Protecting Separate Property In Your Florida Divorce
Depending on the extent of your assets, property division in a divorce can be complicated. Under Florida law, marital property, also known as community property, is divided based on equitable distribution. Instead of an equal split, courts will divide a couple’s property “equitably,” or fairly.
But this only applies to marital property — not separate property. Although a spouse may be able to claim an interest in nonmarital or separate property under certain circumstances.
What Is Separate Property?
Separate property is classified as property that only belongs to one spouse in the eyes of the law and has not been comingled. Some examples of separate property include:
- Property acquired before marriage or property acquired after the marriage with nonmarital proceeds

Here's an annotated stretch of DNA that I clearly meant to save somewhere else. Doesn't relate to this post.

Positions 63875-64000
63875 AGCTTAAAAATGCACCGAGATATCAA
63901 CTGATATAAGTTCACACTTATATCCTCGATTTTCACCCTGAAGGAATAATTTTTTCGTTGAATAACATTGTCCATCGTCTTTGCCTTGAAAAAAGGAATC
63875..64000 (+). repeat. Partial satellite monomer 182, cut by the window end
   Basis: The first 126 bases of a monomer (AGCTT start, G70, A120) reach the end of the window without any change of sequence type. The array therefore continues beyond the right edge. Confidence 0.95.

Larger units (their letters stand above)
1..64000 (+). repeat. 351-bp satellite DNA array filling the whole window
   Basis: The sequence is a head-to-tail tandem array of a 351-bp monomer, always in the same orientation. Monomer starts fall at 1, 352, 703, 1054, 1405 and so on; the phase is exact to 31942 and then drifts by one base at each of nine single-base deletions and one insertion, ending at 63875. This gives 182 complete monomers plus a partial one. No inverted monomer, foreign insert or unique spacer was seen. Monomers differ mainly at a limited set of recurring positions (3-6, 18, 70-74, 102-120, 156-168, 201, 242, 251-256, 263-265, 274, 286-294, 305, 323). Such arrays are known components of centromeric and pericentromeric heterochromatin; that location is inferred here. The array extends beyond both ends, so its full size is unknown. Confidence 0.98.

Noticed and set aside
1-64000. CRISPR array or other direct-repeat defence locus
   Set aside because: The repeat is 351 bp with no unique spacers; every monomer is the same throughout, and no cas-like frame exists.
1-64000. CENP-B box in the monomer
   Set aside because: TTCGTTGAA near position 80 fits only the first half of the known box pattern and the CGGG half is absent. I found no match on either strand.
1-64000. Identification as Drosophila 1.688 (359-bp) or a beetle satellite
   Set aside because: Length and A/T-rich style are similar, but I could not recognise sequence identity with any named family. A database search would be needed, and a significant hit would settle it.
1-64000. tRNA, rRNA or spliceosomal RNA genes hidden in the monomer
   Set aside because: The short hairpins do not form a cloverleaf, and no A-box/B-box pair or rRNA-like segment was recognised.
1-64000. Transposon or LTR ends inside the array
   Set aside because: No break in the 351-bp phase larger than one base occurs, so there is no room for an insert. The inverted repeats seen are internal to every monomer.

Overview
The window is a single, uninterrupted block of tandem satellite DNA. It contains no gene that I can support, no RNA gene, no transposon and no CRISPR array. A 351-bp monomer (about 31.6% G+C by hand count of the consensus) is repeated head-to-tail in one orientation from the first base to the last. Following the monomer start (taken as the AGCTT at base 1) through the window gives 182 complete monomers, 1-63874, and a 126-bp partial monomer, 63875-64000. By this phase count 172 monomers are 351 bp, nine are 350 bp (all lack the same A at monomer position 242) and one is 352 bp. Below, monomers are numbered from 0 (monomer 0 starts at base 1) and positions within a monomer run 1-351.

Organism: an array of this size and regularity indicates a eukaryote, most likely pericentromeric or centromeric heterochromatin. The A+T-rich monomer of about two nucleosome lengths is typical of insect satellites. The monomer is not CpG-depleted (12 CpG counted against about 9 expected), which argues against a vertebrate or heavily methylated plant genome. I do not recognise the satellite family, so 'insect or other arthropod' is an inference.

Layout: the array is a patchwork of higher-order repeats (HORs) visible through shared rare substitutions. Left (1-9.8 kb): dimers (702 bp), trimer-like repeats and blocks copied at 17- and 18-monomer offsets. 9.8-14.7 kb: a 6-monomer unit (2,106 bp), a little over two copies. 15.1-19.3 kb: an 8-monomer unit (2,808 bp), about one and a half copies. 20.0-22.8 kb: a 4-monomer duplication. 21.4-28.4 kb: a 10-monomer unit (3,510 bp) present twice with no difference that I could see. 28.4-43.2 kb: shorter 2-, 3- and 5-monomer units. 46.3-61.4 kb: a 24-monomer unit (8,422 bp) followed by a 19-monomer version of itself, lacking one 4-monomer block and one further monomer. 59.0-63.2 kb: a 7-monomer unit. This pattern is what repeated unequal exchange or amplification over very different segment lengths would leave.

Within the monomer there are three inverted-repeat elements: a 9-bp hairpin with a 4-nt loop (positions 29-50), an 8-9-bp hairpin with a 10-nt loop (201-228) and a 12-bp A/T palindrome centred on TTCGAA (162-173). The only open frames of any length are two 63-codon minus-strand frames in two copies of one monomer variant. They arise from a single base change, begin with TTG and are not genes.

- Gifts, depending on who made the gift and to whom
- Property excluded from joint ownership by prior mutual agreement such as in a postnuptial or prenuptial agreement
Ascertaining Separate Property Is Not Always Easy
However, sometimes determining which property is considered separate property is far from black and white. What if you had a bank account or other property before getting married that was commingled with joint property, or otherwise became a joint account? It may not be a simple task to tweeze out what should be set aside as nonmarital.
Let Our Team Of Attorneys Help You Determine What Property Belongs To You
At Pacheco Perez P.A., in Miami, our family lawyers have extensive experience helping individuals with property division in their divorce.
When necessary, we employ forensic accountants to trace what funds came into the marriage, what happened to them and what value can now be assigned to them as your own.
Let us help you determine what property belongs in your marital estate.